I loved researching the brain and how a growth mindset can impact learning. I am very passionate about instilling a positive growth mindset principles in my classroom. This was something I knew I wanted to have as part of my research topic because teaching students to apply a growth mindset to their learning will positively affect their academic success. The school I teach at is an AVID site, and using a growth mindset is a big part of AVID. This allowed my research to be integrated into our school culture as well.
Though using inquiry in math is very important, it became a smaller part of my study as I began implementing what I was learning in our classes. Before introducing technology centered around math, I began with teaching digital citizenship through Google’s Be Internet Awesome. I then had students use programs like Prodigy, Khan Academy, and Sumdog to support student learning. I created video content to put into Google Classroom for my students to use during small group rotations in class. I used these videos as part of an in-class flip model of teaching that we learned about in our Digital Tools for Edu-Vators class. I used Google Classroom to assign videos and quizzes via Google Forms in order to get immediate student feedback and provide 1:1 support. This technology provided the opportunity to redesign/readjust student learning experiences based on student feedback. This allowed me to learn from my students and make sure I am reaching each student by individualizing instruction.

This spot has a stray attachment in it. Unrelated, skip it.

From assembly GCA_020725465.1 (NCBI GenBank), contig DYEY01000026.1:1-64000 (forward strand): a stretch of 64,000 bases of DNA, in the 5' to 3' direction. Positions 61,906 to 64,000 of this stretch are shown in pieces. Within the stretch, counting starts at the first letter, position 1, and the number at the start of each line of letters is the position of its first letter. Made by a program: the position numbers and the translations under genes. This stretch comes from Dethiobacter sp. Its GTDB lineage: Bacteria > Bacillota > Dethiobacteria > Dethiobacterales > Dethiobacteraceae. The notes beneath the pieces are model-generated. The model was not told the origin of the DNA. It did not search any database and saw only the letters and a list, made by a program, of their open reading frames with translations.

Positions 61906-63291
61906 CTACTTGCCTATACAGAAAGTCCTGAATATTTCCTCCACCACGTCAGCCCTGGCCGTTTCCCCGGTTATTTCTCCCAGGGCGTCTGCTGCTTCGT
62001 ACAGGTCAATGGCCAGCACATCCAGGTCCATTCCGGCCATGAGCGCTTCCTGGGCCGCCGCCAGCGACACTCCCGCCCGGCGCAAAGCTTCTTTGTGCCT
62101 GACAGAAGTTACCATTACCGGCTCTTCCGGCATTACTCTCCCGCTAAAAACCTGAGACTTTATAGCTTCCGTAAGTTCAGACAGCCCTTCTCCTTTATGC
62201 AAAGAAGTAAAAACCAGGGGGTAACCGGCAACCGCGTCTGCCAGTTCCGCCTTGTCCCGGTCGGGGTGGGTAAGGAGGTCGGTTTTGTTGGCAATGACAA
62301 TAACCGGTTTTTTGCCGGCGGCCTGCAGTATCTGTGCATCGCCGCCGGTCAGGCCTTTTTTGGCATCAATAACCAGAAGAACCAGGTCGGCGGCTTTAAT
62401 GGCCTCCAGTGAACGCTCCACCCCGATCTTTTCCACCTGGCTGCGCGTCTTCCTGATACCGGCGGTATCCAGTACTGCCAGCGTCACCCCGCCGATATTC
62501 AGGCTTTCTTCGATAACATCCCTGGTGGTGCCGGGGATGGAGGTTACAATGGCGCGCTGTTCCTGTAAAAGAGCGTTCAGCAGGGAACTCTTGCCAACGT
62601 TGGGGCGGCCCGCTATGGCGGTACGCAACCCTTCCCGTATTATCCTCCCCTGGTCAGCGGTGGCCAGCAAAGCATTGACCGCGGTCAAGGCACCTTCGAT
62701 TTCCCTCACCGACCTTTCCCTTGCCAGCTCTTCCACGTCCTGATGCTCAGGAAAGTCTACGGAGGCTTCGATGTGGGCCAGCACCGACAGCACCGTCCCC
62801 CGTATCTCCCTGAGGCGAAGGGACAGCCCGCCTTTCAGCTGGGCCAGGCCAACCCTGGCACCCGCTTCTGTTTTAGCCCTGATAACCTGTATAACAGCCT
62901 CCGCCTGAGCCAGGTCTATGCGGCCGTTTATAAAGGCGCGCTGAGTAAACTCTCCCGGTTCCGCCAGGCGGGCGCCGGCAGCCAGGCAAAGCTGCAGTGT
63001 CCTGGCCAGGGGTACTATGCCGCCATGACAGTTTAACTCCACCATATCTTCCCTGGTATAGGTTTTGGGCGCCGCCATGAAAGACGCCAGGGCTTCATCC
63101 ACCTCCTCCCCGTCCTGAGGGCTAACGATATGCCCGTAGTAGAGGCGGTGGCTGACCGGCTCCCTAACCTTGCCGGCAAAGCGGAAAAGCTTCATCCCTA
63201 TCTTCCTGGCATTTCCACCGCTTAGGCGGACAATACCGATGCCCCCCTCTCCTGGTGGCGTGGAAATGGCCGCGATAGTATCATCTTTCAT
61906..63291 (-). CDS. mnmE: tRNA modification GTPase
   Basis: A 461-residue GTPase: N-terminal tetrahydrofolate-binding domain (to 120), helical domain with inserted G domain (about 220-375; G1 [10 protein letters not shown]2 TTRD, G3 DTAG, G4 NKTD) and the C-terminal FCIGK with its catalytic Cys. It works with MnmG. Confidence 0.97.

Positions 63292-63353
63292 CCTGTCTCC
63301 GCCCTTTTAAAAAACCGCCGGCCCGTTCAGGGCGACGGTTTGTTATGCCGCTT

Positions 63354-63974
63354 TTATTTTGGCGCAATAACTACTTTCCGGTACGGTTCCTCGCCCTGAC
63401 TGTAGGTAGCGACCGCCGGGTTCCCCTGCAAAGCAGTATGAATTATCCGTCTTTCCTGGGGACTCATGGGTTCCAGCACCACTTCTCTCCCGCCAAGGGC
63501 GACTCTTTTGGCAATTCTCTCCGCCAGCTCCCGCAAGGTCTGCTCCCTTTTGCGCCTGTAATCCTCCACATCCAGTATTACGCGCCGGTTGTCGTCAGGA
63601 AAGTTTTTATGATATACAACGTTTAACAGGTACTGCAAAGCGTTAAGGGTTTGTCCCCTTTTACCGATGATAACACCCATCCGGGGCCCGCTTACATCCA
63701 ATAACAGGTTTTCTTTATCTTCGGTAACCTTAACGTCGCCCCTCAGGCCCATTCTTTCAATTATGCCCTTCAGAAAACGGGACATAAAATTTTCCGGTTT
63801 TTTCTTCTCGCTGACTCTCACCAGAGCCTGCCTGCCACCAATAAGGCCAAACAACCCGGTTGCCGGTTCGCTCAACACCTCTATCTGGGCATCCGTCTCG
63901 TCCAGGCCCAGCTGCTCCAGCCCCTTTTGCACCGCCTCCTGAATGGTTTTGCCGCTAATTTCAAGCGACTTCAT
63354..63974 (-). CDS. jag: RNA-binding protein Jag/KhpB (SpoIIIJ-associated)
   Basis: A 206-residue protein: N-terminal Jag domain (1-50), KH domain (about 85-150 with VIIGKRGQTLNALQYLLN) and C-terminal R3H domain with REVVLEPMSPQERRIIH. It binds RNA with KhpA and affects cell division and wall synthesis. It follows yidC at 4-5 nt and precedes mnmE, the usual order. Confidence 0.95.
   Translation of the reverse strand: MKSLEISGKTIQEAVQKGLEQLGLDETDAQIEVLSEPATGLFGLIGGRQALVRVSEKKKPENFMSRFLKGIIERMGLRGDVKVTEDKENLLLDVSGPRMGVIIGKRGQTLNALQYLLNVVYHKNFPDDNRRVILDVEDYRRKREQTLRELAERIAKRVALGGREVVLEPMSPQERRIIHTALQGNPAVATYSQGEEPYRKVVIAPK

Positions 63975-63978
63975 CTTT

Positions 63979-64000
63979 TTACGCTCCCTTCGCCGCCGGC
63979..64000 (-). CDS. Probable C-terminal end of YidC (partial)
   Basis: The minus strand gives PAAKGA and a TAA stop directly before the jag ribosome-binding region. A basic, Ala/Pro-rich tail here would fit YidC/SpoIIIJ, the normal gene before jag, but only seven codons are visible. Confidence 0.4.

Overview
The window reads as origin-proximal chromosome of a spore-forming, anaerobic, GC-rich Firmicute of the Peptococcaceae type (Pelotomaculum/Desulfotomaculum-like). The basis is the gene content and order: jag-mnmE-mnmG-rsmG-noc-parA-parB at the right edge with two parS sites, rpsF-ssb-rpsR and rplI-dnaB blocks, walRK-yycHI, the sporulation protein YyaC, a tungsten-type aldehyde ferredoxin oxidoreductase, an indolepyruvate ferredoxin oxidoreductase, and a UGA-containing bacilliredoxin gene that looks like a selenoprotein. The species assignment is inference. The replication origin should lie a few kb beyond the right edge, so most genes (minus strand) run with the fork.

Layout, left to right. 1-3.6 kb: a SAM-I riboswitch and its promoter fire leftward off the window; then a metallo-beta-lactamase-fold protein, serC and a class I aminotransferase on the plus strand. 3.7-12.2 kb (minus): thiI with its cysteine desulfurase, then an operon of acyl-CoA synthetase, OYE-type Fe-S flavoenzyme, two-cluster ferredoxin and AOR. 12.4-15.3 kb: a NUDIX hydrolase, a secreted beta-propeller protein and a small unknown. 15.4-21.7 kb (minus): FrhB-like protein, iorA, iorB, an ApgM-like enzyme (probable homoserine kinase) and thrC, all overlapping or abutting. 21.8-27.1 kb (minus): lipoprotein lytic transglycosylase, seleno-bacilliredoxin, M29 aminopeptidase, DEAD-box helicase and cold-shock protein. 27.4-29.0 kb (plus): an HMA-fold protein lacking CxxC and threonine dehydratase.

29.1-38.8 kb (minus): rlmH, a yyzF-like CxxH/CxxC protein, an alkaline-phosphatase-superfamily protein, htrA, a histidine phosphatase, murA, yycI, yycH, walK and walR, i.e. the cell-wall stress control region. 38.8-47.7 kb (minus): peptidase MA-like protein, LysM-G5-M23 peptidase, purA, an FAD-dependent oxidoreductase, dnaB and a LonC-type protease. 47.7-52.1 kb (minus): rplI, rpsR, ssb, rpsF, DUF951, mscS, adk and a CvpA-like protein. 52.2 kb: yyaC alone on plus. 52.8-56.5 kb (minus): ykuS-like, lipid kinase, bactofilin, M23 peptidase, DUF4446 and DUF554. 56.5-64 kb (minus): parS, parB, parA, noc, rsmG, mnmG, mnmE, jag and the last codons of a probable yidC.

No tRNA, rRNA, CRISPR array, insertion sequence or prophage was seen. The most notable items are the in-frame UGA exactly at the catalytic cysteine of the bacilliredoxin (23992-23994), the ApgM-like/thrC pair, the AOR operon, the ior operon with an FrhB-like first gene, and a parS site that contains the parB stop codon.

I will be continuing to build on the work that I have been researching and implementing in my classroom throughout my teaching career. As an elementary school teacher, you will inevitably teach a combo class (two or more grade levels). An in-class flip model will work beautifully in this environment. I will continue to create video content to place onto Google Classroom for students to access. While I am working with one grade-level, the other grade can be on their Chrome Books participating in the in-class flip. Then the students can switch places. This way they are receiving the benefit of small group direct instruction along with the benefits of a flipped classroom. I will continue teaching a growth mindset in my classroom with fidelity. I found many new resources through my study that I will continue to implement such as read-alouds, growth-mindset bracelets, student feedback forms, and continued growth mindset reflection time for my students. I will continue to implement CCSS aligned math curriculum that supports student learning.
I want to thank NapaLearns for the opportunity to extend and grow my teaching through Touro’s Master’s in Innovative Learning Program. I have grown as an educator this year, and I look forward to continuing to build on the skills and teaching strategies I have learned in this program.
Video Presentation About My Research Paper
The SITE Model (Sociocultural, Informational, Technical, and Educational) intertwines connections between the learner and three sub-contexts: informational, sociocultural, and technical. One goal of the SITE Model is to have the designer understand the context of the learners in order to design products (or curriculum) that will enable the learner to successfully engage within that context in order to gain skills and knowledge that will help them accomplish their educational goals. This was important to keep in mind as I designed my capstone project. I thought about what motivates my learner, and the ways that will be the most effective to have the learner engage in the curriculum.